Finally, the application is essential to manage the various parameters of Ray-Ban Stories. This allows you to check the battery condition, trigger software updates or unpair the glasses. Activation of the voice assistant is also done directly in the application. For the French release of the glasses, the latter updates to offer an assistant who speaks the Molière language, two voices can be selected. This helper can be triggered by pressing the only button on the right branch or by saying “Hey Facebook”. A voice confirming its activation can be configured.

Interesting features

Meta glasses can capture photos or videos thanks to two 5-megapixel modules included in the frame. The combination of the two makes it possible to get shots equivalent to the ultra wide-angle module of a smartphone. But once your photos have been imported into the application (we’ll get back to it), you’ll have the impression that only the right sensor can capture the images. The photos taken are not of high quality, except to take advantage of very good light. For video, the pair of glasses allows you to capture brief moments up to 30 seconds. In the foreseeable future, this time will be extended to 60 seconds, which should allow for a bit more advanced usage (TikTok, Insta Stories or even YouTube Shorts in the line of sight).

On the branches there are speakers that focus the sound directly on your ears. At low volume, those around you are unlikely to hear what you are listening to. On the other hand, it exceeds the median threshold and that can easily change. For listening to music, it can be practical in a quiet environment like home or office. But when outdoors, the two speakers don’t rival a good pair of headphones. In fact, this addition can be very practical for making and receiving calls, the audio quality is quite decent, as offered by the three microphones. The right branch also has a touch surface to control the volume as well as your music tracks. A slide allows you to control the volume while a press stops. Double tap will skip to the next track and triple tap to the previous track. A well thought out implementation that allows you to remove your smartphone or use the dedicated voice assistant.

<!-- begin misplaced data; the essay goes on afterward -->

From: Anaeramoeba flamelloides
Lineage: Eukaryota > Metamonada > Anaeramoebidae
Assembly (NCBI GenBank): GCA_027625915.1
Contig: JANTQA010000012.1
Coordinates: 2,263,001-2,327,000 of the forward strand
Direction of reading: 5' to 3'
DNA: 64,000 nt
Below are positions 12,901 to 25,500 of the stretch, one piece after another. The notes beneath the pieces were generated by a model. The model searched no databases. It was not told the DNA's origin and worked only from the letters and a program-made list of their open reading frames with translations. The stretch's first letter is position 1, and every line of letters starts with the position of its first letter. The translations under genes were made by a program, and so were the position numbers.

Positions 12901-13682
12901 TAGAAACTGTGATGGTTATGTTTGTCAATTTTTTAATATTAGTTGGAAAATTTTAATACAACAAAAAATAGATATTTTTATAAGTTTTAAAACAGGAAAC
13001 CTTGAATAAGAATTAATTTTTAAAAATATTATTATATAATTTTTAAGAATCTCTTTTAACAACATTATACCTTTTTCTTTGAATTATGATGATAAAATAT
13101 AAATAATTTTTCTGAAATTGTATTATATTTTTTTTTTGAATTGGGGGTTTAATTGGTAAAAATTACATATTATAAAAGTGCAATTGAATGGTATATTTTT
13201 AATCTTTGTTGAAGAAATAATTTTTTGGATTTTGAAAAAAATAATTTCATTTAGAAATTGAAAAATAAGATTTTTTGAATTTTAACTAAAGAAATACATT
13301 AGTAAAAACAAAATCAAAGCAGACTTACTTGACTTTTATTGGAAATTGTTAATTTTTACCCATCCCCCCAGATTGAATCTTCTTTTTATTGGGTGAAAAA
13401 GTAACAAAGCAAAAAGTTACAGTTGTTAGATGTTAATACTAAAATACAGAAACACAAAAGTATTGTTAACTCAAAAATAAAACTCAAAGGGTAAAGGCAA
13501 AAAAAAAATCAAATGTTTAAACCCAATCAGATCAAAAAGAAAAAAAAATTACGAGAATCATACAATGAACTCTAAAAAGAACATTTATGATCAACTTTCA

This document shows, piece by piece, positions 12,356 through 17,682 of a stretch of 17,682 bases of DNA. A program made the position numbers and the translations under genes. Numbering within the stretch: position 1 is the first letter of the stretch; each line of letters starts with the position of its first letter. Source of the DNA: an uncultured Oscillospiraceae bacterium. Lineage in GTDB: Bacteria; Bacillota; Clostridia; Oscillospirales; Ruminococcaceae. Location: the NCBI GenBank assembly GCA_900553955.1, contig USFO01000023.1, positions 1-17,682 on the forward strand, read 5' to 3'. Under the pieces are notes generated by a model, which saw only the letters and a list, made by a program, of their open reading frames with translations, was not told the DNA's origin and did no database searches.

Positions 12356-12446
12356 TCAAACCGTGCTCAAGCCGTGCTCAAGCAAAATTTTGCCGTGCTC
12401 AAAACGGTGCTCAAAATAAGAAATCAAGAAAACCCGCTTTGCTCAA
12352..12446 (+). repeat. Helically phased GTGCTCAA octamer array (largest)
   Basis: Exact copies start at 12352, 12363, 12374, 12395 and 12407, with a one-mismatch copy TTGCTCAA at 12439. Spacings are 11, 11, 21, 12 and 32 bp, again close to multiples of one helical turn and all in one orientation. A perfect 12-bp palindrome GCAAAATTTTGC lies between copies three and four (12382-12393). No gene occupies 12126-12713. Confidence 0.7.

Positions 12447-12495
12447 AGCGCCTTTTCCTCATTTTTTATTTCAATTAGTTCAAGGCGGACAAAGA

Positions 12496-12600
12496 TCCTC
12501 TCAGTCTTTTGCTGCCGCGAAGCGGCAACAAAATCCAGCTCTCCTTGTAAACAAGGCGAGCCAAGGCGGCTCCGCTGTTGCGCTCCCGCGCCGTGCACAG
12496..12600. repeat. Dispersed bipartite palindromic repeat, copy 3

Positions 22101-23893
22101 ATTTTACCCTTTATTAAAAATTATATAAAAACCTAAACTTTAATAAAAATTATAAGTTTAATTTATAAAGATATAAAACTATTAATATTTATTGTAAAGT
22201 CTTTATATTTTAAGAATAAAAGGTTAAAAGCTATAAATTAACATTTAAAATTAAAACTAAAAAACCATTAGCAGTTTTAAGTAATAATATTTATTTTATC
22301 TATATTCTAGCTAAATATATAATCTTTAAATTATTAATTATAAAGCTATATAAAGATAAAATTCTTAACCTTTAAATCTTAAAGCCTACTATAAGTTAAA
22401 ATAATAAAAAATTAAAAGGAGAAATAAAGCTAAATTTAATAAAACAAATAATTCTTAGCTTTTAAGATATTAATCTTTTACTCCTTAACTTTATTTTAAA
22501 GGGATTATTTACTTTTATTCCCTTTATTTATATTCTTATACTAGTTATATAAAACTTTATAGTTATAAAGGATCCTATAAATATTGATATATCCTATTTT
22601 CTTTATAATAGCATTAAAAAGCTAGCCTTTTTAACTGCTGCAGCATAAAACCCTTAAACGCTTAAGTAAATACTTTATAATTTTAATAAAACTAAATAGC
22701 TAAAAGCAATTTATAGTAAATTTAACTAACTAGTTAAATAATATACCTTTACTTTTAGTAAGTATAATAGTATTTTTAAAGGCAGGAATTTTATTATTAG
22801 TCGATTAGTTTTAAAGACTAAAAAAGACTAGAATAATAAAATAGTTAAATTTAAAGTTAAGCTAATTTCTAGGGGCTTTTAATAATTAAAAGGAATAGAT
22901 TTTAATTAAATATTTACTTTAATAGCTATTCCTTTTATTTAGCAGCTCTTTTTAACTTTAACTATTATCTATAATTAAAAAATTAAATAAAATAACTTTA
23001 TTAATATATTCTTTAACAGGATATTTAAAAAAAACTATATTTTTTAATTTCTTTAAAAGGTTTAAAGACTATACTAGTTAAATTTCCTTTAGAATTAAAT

One of two loudspeakers located under the branches.

One of two loudspeakers located under the branches.

Precisely, this helper (“Hey Facebook”) offers a small panel of possibilities. Play/pause music, take a photo or video, increase/decrease the volume and … that’s what it’s all about. It is impossible to receive or hang a voice call with his voice, to launch an application, or even to dictate a message. To try to find out more about the different possibilities, we even tried a: “Hey Facebook, what can you do?”. A question answered by the wizard: “I’m sorry, it’s beyond my ability right now”. It’s a little embarrassing and it really limits the interest of this voice assistant. However, it should be recognized that it is very reactive and can be triggered without having to raise your voice, as long as you are in a calm environment.

A privacy and privacy update

Apparently, Meta starting the world of connected glasses can raise a lot of questions about privacy as well as respect for data. Within the application, it is possible to manage the various information you want to send to the company or even to the application itself. You can also choose whether or not to share eyewear and app usage information to enhance the experience. On the part of the voice assistant, the application can track requests made, again with the aim of improving the experience, he said.

Note that none of the data is shared by Meta about your photos and videos. These content remain on your phone or within the app and are never intended to be recovered by the company. Unless you decide to share it all on one of the Meta social networks …

Leave a Comment